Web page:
spaceSpace and Physics

Sixty Years After Kennedy's “Man On The Moon” Speech, Why Haven't We Been Back Yet?


Stephen Luntz

Stephen has a science degree with a major in physics, an arts degree with majors in English Literature and History and Philosophy of Science and a Graduate Diploma in Science Communication.

Freelance Writer

last man

Eugene Ceman was the last human to walk on the Moon, but that was nearly 49 years ago. Why has it been so long? Image Credit: NASA

Sixty years ago today, May 25, 1961, President John F. Kennedy appeared before Congress and argued America “Should commit itself to achieving the goal, before this decade is out, of landing a man on the Moon and returning him safely to the Earth." The goal was achieved, but it is 49 years since the last time any human walked upon the Moon, or indeed any other non-earthly natural body, raising the question of why spaceflight's big dreams have not been realized yet.

The first part of the answer is to recognize that visiting the Moon wasn't an inevitable development, at least in the 20th century. Polling indicated most Americans opposed the idea, despite the president's sky-high approval ratings. Congress was far from convinced to release the funds required to make Kennedy's vision a reality.


Kennedy's even more famous speech more than a year later, including the immortal lines “We choose to go to the Moon in this decade and do the other things, not because they are easy, but because they are hard,” was needed to change the mood.

After his assassination, continuing Kennedy's mission became a way of honoring him, but once the goal had been achieved that impetus was gone.

Meanwhile, the costs of the program mounted: $28 billion was spent on the Apollo and associated missions, and everyone had their own ideas on better uses for the money. Many attacked the program because it was diverting resources from military purposes. The Vietnam War, and more recently Afghanistan and Iraq, drained America's capacities to spend big again.

The Moon missions yielded immense technological benefits and inspired a generation of future scientists, but measuring either to weigh them against alternatives was almost impossible.


The two obvious next moves after the historic Moon landing in 1969, either going to Mars or establishing an enduring lunar base, would each have required a commitment at least as big as getting Neil Armstrong there in the first place. Meanwhile, the tragedy of Apollo 1 and the technical issues of Apollo 13 reinforced spaceflight's dangers.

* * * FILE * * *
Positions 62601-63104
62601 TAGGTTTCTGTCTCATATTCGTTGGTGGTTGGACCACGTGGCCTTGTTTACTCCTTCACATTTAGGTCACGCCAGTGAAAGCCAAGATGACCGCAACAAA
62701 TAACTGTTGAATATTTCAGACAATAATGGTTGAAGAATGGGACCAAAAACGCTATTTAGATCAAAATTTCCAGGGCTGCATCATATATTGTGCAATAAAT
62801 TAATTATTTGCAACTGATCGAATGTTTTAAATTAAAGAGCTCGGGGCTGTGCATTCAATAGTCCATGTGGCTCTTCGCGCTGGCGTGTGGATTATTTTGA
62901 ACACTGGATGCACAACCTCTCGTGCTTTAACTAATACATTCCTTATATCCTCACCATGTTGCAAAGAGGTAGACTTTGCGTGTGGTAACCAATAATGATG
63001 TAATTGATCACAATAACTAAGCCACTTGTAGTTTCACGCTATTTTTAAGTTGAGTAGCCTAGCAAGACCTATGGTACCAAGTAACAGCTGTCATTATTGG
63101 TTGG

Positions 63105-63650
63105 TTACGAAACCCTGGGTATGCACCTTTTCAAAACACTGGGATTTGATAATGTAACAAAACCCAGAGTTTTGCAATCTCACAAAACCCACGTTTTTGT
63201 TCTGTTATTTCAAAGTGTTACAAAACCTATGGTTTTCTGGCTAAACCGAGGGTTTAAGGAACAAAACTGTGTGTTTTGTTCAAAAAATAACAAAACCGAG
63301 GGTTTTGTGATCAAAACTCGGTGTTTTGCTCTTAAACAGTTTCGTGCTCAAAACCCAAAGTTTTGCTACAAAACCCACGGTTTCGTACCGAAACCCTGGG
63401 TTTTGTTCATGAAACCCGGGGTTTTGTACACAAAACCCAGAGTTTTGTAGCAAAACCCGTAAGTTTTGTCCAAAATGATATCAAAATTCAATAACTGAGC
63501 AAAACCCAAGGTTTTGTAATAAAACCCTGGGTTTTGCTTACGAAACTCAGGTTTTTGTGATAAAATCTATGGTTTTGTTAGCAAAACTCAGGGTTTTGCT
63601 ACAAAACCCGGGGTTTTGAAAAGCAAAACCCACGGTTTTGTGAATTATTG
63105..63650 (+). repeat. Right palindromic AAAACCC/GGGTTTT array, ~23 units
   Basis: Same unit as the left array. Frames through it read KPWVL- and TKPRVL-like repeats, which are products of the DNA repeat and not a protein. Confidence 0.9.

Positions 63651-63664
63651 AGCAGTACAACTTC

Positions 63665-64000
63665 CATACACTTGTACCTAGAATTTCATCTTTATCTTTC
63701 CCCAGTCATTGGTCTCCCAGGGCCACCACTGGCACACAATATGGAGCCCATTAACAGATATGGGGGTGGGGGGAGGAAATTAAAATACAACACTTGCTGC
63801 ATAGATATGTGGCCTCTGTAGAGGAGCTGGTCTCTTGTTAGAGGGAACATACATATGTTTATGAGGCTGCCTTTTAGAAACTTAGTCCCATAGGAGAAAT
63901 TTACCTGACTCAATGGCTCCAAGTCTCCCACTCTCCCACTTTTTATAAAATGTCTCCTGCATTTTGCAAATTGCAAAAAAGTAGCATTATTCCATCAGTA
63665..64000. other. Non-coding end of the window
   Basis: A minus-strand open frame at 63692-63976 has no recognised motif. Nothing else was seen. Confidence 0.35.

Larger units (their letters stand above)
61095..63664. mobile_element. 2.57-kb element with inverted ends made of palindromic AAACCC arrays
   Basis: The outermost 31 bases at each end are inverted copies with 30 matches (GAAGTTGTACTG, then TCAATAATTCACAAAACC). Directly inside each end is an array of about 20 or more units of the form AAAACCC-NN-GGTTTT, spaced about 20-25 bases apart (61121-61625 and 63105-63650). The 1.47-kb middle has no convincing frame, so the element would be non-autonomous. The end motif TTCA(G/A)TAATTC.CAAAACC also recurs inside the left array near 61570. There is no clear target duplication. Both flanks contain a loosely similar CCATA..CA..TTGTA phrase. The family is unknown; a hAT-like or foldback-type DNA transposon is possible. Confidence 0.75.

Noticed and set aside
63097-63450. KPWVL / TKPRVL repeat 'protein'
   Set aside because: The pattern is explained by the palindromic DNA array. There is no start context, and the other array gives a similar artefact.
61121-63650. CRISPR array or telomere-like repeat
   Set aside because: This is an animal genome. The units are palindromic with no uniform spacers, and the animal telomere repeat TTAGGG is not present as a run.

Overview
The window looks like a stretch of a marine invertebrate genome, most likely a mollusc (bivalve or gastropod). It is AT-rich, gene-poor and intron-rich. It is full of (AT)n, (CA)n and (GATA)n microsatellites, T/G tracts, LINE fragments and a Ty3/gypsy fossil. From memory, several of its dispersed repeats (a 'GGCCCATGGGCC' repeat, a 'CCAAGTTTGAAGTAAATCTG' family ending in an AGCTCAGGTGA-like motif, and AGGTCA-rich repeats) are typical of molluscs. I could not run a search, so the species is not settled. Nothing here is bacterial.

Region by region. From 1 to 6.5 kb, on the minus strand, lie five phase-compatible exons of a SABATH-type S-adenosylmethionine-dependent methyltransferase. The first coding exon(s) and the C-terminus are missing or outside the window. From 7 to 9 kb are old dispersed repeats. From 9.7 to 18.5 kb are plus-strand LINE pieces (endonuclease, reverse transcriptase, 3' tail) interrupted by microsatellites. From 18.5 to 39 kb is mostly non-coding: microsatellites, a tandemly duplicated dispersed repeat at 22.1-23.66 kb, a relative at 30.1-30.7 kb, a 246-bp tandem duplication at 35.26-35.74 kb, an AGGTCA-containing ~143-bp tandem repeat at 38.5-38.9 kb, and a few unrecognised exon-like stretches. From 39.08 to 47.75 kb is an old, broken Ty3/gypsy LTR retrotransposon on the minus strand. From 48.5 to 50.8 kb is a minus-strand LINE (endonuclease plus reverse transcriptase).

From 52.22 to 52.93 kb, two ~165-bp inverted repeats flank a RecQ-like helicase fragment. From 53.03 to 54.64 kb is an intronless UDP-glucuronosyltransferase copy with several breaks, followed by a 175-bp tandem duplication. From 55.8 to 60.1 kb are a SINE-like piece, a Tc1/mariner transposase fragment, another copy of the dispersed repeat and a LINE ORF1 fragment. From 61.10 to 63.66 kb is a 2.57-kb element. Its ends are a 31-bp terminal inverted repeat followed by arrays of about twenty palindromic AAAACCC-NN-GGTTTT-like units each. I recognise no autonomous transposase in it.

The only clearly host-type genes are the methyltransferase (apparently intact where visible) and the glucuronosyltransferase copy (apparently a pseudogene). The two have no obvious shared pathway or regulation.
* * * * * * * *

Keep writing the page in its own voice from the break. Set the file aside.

Kennedy's proposal was very much a product of its time. Russia had bested the United States both in launching the first satellite, and getting the first human in space. America needed a win to restore its prestige, and landing a human on the Moon did that in style. The US coasted on this victory through the '70s and '80s, after which the collapse of the Soviet Union left it without an opponent to spur it on. It's probably not a coincidence that plans to finally go back to the Moon – with NASA's Artemis mission aiming for a 2024 landing – coincide with a multitude of other nations making historic space breakthroughs, not least China, which is the only country to have a lander on the far side of the Moon and recently became the second-ever nation to successfully land a rover on Mars after the US.

The idea of renewed Moon missions is popular, which is why several presidents have proposed it, but paying for it is less so. Advances in computing and rocket propulsion mean going back will be a lot cheaper now than for the original missions, inflation adjusted, but the cost is still immense. Which is where NASA's Commerical Crew Program comes in.

There are plenty of scientific reasons for renewed Moon missions. There are questions about our satellite's geology the rocks Apollo astronauts brought back can't answer, and telescopes located on the lunar surface could have advantages over those in space. Whether these would outweigh the value of all the other things we could do with the same money is a very different question.


A self-sustaining Lunar base that could preserve humanity if something happened to the Earth is so far beyond our current capacity taking the first step always gets postponed. Hopefully, the current planned missions will take us back, but the long delay since we were last there shows we might not have gotten there in the first place had it not been for Kennedy's enthusiasm.


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